But in making the waiver announcement at a meeting of the World Trade Organization, U.S. Trade Representative Katherine Tai indicated the waiver was narrowly focused on vaccine rights. She also warned that “negotiations will take time given the consensus-based nature of the institution and the complexity of the issues involved.” That raises the issue of how much and how quickly technology will really be transferred and whether nations’ most in need—like India—will gain the capacity to manufacture and distribute vaccines quickly.
“The devil will be in the details,” Kavanagh said. “Will the U.S. ensure the waiver stays broad and really provides the legal security needed to get more producers in the game for vaccines as well as diagnostics and treatments, or will they try to push through a very narrow waiver that does not meet the pandemic moment?”
A spokesperson for Tai did not immediately respond to a request for comment.
Some health advocates suggested that, in keeping with his focus on U.S. national security, Biden is mainly interested in preventing blowback in the United States from the new strains of COVID-19 emerging in India and other developing nations. Last month, the World Health Organization said of 700 million vaccines globally administered, only 0.2 percent have been in low-income countries.
“One reason why the U.S. will back a waiver on vaccines but not therapeutics or diagnostics is that vaccines in foreign markets protect us. Therapeutics, diagnostics in foreign markets, don’t,” said James Love of Knowledge Ecology International, a nongovernmental organization focused on promoting social justice in the world’s most vulnerable populations.
The waiver proposal was based on the Doha Declaration on the Trade-Related Aspects of Intellectual Property Rights (TRIPS) Agreement. The TRIPS pact grew out of the HIV/AIDS crisis, during which patents held up necessary medicine for years, and Tai suggested last month that Biden didn’t want to repeat the same mistakes the U.S. government made during the HIV/AIDS epidemic, “where various policies and actions constrained access to medicines, contributing to unnecessary deaths and suffering.”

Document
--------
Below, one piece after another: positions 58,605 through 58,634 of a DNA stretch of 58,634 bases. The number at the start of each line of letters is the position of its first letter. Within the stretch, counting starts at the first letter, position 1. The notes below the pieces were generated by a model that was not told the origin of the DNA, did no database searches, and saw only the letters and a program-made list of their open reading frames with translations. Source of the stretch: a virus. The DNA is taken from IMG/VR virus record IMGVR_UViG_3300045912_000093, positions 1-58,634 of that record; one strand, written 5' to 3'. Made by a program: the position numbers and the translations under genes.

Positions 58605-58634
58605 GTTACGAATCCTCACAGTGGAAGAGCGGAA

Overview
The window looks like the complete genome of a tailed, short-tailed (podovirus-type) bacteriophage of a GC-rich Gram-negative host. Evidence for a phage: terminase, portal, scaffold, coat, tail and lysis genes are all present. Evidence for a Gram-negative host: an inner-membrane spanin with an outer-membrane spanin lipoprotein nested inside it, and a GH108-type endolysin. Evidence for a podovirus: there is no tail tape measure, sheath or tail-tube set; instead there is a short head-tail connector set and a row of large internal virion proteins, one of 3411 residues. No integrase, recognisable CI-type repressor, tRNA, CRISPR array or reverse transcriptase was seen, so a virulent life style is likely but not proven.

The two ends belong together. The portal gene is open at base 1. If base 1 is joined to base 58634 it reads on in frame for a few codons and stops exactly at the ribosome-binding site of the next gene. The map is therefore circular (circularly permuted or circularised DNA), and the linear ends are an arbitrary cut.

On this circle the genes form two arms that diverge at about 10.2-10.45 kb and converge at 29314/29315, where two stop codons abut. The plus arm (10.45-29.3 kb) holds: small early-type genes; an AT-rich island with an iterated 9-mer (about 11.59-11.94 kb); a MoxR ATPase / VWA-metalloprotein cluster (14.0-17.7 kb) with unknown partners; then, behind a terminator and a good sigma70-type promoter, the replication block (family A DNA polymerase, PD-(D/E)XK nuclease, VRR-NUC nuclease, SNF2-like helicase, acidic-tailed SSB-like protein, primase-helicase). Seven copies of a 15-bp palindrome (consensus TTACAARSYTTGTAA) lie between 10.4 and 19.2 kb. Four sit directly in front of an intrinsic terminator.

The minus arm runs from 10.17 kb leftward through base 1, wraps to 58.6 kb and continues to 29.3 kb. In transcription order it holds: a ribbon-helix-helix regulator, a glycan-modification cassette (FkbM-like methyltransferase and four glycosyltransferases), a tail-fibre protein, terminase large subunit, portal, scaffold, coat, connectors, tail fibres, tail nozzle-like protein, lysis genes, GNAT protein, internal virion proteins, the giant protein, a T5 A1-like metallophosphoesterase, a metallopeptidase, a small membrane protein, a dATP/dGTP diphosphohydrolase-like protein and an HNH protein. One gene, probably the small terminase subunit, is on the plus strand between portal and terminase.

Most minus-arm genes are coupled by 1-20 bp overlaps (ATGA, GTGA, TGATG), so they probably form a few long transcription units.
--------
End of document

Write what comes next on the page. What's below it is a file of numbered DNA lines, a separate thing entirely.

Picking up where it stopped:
Serious questions also remain about how transparent the Biden administration’s approach will be. The major pharmaceutical companies will seek to chip away at it, especially since the stock prices of some major drugmakers involved in the production of COVID-19 vaccines, including Pfizer and Moderna, began to drop after Wednesday’s announcement. Although billions of U.S. taxpayer dollars went into developing these vaccines quickly, the industry trade group, the Pharmaceutical Research and Manufacturers of America, condemned the move, saying it “will sow confusion between public and private partners, further weaken already strained supply chains, and foster the proliferation of counterfeit vaccines.”
Some experts note the money for building out vaccine manufacturing is already available through $16 billion set aside in Biden’s $1.9 trillion American Rescue Plan to fund vaccine distribution and supply chains. “Next up? We need the writing of the text of this waiver to be transparent and public, but as we have always said, we need tech transfer now and the U.S. to use the $16 billion already appropriated to lay the groundwork for international and domestic scale up of manufacturing,” said Gregg Gonsalves, an epidemiologist at the Yale School of Public Health.
It’s still not clear where most of the manufacturing will take place—or how quickly it could take off. Last week, White House spokesperson Jen Psaki said U.S. officials were also studying whether to boost existing U.S. vaccine manufacturing with an eye to exporting them rather than transferring know-how abroad.
Ultimately, the issue could rest on what Biden does now. “In the past, some of these WTO negotiations have taken eight months or so,” Krishtel said. “We don’t have that kind of time.
Michael Hirsh is a senior correspondent and deputy news editor at Foreign Policy. Twitter: @michaelphirsh